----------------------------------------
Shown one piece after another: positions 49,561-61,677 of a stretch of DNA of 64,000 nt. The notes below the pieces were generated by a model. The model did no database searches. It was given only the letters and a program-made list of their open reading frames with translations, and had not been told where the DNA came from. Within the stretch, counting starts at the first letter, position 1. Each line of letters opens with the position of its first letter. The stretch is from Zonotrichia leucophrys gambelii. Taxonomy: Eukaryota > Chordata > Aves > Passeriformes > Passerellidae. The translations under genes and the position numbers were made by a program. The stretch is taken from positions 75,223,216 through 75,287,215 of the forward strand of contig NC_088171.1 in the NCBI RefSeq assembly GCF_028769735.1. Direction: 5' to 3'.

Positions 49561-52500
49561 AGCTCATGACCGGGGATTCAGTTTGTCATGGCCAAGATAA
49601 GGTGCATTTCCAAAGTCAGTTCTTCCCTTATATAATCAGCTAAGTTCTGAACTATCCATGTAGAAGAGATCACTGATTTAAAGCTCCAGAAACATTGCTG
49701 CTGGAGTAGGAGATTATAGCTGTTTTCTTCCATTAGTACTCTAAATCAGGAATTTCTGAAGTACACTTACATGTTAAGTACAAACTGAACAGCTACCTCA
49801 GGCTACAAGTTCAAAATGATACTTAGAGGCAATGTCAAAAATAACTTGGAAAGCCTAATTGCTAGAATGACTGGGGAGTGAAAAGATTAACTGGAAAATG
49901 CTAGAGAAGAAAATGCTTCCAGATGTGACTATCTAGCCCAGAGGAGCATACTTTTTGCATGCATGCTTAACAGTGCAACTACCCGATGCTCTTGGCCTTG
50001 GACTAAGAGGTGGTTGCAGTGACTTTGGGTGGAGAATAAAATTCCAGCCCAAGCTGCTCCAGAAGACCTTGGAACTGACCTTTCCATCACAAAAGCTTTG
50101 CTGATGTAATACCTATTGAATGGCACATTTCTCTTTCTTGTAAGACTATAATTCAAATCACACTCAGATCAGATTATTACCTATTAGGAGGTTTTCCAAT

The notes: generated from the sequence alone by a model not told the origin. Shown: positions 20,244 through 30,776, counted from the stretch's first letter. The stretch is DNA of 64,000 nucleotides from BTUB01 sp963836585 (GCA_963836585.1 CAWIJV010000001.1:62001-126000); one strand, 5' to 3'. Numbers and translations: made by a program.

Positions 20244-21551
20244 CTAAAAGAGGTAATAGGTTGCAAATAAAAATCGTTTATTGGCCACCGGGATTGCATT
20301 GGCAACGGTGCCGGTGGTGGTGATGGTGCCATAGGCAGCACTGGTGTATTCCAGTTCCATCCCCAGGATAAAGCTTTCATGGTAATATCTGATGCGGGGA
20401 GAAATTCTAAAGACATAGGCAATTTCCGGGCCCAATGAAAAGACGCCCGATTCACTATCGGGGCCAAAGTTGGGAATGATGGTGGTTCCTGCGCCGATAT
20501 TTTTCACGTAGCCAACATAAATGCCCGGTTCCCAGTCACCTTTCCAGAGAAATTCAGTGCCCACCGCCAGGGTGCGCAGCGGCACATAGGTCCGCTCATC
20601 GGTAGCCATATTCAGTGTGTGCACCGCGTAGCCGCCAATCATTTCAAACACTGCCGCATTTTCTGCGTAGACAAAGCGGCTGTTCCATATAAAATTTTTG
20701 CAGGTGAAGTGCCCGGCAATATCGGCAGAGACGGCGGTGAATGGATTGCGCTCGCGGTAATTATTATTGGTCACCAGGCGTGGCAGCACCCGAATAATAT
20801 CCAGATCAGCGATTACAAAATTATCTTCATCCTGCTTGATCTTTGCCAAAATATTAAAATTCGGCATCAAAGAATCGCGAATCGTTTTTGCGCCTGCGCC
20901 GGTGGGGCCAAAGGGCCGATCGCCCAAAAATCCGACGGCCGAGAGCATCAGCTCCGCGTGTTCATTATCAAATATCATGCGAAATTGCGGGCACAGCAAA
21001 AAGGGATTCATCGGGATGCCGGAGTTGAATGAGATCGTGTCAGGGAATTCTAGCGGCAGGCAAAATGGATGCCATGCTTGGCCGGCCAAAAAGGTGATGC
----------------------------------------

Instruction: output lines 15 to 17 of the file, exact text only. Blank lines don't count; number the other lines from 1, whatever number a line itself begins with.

20501 TTTTCACGTAGCCAACATAAATGCCCGGTTCCCAGTCACCTTTCCAGAGAAATTCAGTGCCCACCGCCAGGGTGCGCAGCGGCACATAGGTCCGCTCATC
20601 GGTAGCCATATTCAGTGTGTGCACCGCGTAGCCGCCAATCATTTCAAACACTGCCGCATTTTCTGCGTAGACAAAGCGGCTGTTCCATATAAAATTTTTG
20701 CAGGTGAAGTGCCCGGCAATATCGGCAGAGACGGCGGTGAATGGATTGCGCTCGCGGTAATTATTATTGGTCACCAGGCGTGGCAGCACCCGAATAATAT